23.  Endoscopic Management of Bile Leakage after Cholecystectomy: A Single-Center Experience for 12 Years 
Clinical Endoscopy  2014;47(3):248-253.
Bile leakage is an uncommon but serious complication of cholecystectomy. The aim of this study is to evaluate the efficacy of the endoscopic management of bile leakage after cholecystectomy.
A total of 32 patients who underwent endoscopic retrograde cholangiopancreatography (ERCP), because of bile leakage after cholecystectomy, from January 2000 to December 2012 were reviewed retrospectively. The clinical parameters, types of management, and procedure-related complications were documented.
Most bile leakages presented as percutaneous bile drainage through a Hemovac (68.8%), followed by abdominal pain (18.8%). The sites of bile leaks were the cystic duct stump in 25 patients, intrahepatic ducts in four, liver beds in two, and the common bile duct in one. Biliary stenting with or without sphincterotomy was performed in 22 and eight patients, respectively. Of the four cases of bile leak combined with bile duct stricture, one patient had severe bile duct obstruction and the others had mild stricture. Concerning endoscopic modalities, endoscopic therapy for bile leak was successful in 30 patients (93.8%). Two patients developed transient post-ERCP pancreatitis, which was mild, and both recovered without clinical sequelae.
The endoscopic approach of ERCP should be considered a primary modality for the diagnosis and treatment of bile leakage after cholecystectomy.
PMCID: PMC4058543  PMID: 24944989
Bile leak; Sphincterotomy, endoscopic; Cholecystectomy, laparoscopic
24.  Is ERCP really necessary in case of suspected spontaneous passage of bile duct stones? 
AIM: To investigate the usefulness of magnetic resonance cholangiopancreatography (MRCP) and the need for endoscopic retrograde cholangiopancreatography (ERCP) in cases of suspected spontaneous passage of stones into the common bile duct.
METHODS: Thirty-six patients with gallbladder stones were clinically suspected of spontaneous passage of stones into the common bile duct because they presented with clinical symptoms such as abdominal pain and fever, and showed signs of inflammatory reaction and marked rise of hepatobiliary enzymes. These symptoms resolved and they showed normalized values of blood biochemical parameters after conservative treatment without evidence of stones in the common bile duct on MRCP. All these patients were subjected to ERCP within 3 d of MRCP to check for the presence of stones.
RESULTS: No stones were detected by ERCP in any patient, confirming the results of MRCP.
CONCLUSION: When clinical symptoms improve, blood biochemical parameters have normalized, and MRCP shows there are no stones in the common bile duct, it can be considered the stone has spontaneously passed and thus ERCP is not necessary.
PMCID: PMC2710785  PMID: 19598305
Magnetic resonance cholangiopancreatography; Endoscopic retrograde cholangiopancreatography; Spontaneous passage of bile duct stones; Bile duct stones; Pancreatitis
25.  Immediate detection of endoscopic retrograde cholangiopancreatography-related periampullary perforation: Fluoroscopy or endoscopy?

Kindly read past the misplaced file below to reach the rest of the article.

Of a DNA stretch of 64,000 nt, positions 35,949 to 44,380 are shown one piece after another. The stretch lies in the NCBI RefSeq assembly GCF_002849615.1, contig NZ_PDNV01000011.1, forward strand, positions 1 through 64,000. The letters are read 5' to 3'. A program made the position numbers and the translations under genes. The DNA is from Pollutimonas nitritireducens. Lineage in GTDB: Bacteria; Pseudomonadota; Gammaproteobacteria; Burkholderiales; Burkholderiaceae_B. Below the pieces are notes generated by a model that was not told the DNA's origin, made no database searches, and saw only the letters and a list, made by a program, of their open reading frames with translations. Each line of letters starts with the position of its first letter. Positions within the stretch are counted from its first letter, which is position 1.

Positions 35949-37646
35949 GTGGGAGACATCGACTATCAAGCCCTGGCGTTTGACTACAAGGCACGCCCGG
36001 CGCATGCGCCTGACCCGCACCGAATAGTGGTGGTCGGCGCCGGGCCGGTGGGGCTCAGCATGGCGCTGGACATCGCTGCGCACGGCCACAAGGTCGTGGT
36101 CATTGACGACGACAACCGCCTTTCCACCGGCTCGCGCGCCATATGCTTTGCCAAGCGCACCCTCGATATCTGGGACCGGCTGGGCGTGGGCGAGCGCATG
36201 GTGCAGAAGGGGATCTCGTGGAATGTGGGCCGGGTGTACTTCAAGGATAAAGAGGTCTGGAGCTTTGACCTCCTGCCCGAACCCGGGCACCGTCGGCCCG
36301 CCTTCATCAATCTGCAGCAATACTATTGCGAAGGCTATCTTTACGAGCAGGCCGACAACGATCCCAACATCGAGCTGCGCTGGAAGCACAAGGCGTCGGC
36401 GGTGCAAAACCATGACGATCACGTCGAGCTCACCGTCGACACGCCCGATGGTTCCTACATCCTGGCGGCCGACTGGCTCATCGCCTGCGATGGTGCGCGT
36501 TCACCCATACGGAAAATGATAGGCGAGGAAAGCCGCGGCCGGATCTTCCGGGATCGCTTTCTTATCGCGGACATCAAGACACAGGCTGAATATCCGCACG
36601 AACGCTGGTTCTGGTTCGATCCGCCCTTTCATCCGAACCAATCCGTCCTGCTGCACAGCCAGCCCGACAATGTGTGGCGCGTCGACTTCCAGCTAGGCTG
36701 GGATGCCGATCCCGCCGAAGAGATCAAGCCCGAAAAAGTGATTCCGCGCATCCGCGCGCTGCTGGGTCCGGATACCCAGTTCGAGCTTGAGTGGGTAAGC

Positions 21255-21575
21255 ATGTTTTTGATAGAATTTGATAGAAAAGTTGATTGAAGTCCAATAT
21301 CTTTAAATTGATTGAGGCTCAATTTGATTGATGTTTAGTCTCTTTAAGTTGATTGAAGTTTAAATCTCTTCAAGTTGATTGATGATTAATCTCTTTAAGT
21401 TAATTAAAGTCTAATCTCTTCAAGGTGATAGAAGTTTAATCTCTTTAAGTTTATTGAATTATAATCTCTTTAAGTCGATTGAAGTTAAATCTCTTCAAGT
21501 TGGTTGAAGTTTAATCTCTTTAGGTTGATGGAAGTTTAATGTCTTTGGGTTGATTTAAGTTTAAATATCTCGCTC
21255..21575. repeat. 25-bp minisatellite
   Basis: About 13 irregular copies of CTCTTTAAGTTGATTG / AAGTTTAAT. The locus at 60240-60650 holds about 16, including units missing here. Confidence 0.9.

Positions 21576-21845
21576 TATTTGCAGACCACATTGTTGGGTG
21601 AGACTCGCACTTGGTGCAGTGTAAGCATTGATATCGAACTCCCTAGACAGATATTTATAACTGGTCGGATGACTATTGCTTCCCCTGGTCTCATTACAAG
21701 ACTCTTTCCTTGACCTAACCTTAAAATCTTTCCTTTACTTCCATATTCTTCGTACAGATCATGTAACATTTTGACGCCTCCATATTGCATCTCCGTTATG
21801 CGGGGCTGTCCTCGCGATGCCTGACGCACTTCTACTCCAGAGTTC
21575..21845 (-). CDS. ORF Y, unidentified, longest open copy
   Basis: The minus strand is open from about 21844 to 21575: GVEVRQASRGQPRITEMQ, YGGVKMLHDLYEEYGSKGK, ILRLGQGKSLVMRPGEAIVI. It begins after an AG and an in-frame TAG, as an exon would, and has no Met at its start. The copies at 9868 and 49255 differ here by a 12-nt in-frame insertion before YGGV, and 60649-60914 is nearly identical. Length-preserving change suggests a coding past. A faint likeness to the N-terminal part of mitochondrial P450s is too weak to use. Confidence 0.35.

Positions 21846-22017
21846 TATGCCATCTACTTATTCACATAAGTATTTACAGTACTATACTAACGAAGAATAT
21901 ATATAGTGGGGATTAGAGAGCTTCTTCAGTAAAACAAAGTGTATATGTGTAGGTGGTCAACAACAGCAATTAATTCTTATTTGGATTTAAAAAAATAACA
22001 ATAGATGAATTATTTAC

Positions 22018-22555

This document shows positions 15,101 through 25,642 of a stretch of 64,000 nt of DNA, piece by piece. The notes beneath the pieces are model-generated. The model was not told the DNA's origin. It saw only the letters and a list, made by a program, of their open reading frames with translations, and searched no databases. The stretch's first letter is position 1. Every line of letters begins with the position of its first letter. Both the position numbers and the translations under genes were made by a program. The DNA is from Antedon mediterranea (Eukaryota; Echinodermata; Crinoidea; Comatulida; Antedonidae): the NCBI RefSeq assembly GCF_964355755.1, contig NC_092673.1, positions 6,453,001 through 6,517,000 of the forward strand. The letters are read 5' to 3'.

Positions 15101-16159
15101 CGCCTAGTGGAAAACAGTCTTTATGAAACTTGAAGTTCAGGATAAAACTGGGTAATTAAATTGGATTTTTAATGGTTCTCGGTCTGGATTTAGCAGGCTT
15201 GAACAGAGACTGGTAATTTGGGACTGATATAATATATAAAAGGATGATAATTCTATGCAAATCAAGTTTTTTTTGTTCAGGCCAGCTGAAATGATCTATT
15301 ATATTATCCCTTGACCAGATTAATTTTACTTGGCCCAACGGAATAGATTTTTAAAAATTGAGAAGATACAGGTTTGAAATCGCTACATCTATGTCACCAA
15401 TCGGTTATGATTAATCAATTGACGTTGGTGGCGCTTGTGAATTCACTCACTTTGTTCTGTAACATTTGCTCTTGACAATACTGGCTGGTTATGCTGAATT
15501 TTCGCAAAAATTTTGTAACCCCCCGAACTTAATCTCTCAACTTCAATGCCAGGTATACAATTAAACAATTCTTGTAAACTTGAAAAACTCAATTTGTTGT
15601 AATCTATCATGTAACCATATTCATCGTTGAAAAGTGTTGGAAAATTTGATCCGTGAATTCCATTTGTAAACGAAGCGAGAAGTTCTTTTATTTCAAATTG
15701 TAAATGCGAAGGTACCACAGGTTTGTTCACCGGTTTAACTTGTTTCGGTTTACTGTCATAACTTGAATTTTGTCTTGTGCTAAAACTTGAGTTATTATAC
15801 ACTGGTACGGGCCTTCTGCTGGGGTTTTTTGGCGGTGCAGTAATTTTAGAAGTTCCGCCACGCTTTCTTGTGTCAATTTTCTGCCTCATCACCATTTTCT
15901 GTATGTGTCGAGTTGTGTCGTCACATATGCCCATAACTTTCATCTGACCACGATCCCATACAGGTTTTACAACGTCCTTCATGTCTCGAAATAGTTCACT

World Journal of Gastroenterology : WJG  2014;20(42):15797-15804.
AIM: To investigate the causes and intraoperative detection of endoscopic retrograde cholangiopancreatography (ERCP)-related perforations to support immediate or early diagnosis.
METHODS: Consecutive patients who underwent ERCP procedures at our hospital between January 2008 and June 2013 were retrospectively enrolled in the study (n = 2674). All procedures had been carried out using digital fluoroscopic assistance with the patient under conscious sedation. For patients showing alterations in the gastrointestinal anatomy, a short-type double balloon enteroscope had been applied. Cases of perforation had been identified by the presence of air in or leakage of contrast medium into the retroperitoneal space, or upon endoscopic detection of an abdominal cavity related to the perforated lumen. For patients with ERCP-related perforations, the data on medical history, endoscopic findings, radiologic findings, diagnostic methods, management, and clinical outcomes were used for descriptive analysis.
RESULTS: Of the 2674 ERCP procedures performed during the 71-mo study period, only six (0.22%) resulted in perforations (male/female, 2/4; median age: 84 years; age range: 57-97 years). The cases included an endoscope-related duodenal perforation, two periampullary perforations related to endoscopic sphincterotomy, two periampullary perforations related to endoscopic papillary balloon dilation, and a periampullary or bile duct perforation secondary to endoscopic instrument trauma. No cases of guidewire-related perforation occurred. The video endoscope system employed in all procedures was only able to immediately detect the endoscope-related perforation; the other five perforation cases were all detected by subsequent digital fluoroscope applied intraoperatively (at a median post-ERCP intervention time of 15 min). Three out of the six total perforation cases, including the single case of endoscope-related duodenal injury, were surgically treated; the remaining three cases were treated with conservative management, including trans-arterial embolization to control the bleeding in one of the cases. All patients recovered without further incident.
CONCLUSION: ERCP-related perforations may be difficult to diagnose by video endoscope and digital fluoroscope detection of retroperitoneal free air or contrast medium leakage can facilitate diagnosis.
PMCID: PMC4229546  PMID: 25400465
Endoscopic retrograde cholangiopancreatography; Fluoroscopy; Duodenum; Perforation; Diagnosis